Endophytic fungi from the roots of horseradish (Armoracia rusticana) and their interactions with the defensive metabolites of the glucosinolate - myrosinase - isothiocyanate system

Zsolt Szucs, Tamás Plaszkó, Zoltán Cziáky, Attila Kiss-Szikszai, Tamás Emri, Regina Bertóti, László Tamás Sinka, Gábor Vasas, Sándor Gonda

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Background: The health of plants is heavily influenced by the intensively researched plant microbiome. The microbiome has to cope with the plant's defensive secondary metabolites to survive and develop, but studies that describe this interaction are rare. In the current study, we describe interactions of endophytic fungi with a widely researched chemical defense system, the glucosinolate - myrosinase - isothiocyanate system. The antifungal isothiocyanates are also of special interest because of their beneficial effects on human consumers. Results: Seven endophytic fungi were isolated from horseradish roots (Armoracia rusticana), from the genera Fusarium, Macrophomina, Setophoma, Paraphoma and Oidiodendron. LC-ESI-MS analysis of the horseradish extract incubated with these fungi showed that six of seven strains could decompose different classes of glucosinolates. Aliphatic, aromatic, thiomethylalkyl and indolic glucosinolates were decomposed by different strains at different rates. SPME-GC-MS measurements showed that two strains released significant amounts of allyl isothiocyanate into the surrounding air, but allyl nitrile was not detected. The LC-ESI-MS analysis of many strains' media showed the presence of allyl isothiocyanate - glutathione conjugate during the decomposition of sinigrin. Four endophytic strains also accepted sinigrin as the sole carbon source. Isothiocyanates inhibited the growth of fungi at various concentrations, phenylethyl isothiocyanate was more potent than allyl isothiocyanate (mean IC50 was 2.30-fold lower). As a control group, ten soil fungi from the same soil were used. They decomposed glucosinolates with lower overall efficiency: six of ten strains had insignificant or weak activities and only three could use sinigrin as a carbon source. The soil fungi also showed lower AITC tolerance in the growth inhibition assay: the median IC50 values were 0.1925mM for endophytes and 0.0899mM for soil fungi. Conclusions: The host's glucosinolates can be used by the tested endophytic fungi as nutrients or to gain competitive advantage over less tolerant species. These activities were much less apparent among the soil fungi. This suggests that the endophytes show adaptation to the host plant's secondary metabolites and that host metabolite specific activities are enriched in the root microbiome. The results present background mechanisms enabling an understanding of how plants shape their microbiome.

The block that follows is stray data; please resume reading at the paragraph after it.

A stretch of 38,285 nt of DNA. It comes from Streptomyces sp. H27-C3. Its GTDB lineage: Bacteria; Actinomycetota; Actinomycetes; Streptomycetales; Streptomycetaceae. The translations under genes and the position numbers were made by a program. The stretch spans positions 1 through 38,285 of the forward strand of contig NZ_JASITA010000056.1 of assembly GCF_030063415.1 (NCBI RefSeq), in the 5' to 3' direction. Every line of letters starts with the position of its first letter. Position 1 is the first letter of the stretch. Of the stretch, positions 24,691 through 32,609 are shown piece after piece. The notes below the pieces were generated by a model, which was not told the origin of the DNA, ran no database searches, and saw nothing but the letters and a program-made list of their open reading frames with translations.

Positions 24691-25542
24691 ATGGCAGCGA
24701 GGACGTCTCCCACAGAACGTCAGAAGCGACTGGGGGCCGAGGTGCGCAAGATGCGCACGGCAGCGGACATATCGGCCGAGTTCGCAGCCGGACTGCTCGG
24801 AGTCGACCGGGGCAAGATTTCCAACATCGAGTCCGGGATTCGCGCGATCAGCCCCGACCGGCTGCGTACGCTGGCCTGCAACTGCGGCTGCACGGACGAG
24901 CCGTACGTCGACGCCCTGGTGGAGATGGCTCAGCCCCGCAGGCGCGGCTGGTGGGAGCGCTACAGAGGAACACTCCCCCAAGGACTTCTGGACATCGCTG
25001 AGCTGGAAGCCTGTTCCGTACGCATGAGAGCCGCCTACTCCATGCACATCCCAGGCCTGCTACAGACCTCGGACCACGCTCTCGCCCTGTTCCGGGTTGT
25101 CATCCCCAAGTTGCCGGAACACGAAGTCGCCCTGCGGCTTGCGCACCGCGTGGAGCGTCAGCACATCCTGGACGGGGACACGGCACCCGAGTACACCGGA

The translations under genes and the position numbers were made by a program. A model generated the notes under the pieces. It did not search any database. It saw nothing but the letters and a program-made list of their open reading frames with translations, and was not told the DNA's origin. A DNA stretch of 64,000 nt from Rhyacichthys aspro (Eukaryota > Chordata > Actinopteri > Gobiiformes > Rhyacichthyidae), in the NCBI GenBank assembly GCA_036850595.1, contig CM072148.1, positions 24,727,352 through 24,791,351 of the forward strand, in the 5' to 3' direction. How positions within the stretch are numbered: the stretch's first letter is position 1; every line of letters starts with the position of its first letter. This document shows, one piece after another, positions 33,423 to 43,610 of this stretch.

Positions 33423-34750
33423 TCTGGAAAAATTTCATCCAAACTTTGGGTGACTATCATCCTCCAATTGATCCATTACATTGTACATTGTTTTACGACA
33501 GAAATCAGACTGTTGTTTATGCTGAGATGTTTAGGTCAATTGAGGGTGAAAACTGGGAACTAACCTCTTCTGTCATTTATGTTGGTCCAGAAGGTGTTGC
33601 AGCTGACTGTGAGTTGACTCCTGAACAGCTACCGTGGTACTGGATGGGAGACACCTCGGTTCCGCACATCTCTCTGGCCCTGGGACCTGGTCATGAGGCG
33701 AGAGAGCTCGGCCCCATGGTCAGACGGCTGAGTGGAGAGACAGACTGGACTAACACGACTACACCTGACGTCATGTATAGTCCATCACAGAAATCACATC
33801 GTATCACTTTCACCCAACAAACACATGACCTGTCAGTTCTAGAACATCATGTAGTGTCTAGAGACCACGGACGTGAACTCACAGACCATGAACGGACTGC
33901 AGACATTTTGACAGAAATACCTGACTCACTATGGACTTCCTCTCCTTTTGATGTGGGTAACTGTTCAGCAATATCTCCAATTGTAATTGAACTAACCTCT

Original languageEnglish
Article number85
JournalBMC Plant Biology
Issue number1
Publication statusPublished - May 9 2018


  • Endophytes
  • Fungal enzyme
  • Glucosinolate
  • Isothiocyanate
  • Myrosinase

ASJC Scopus subject areas

  • Plant Science

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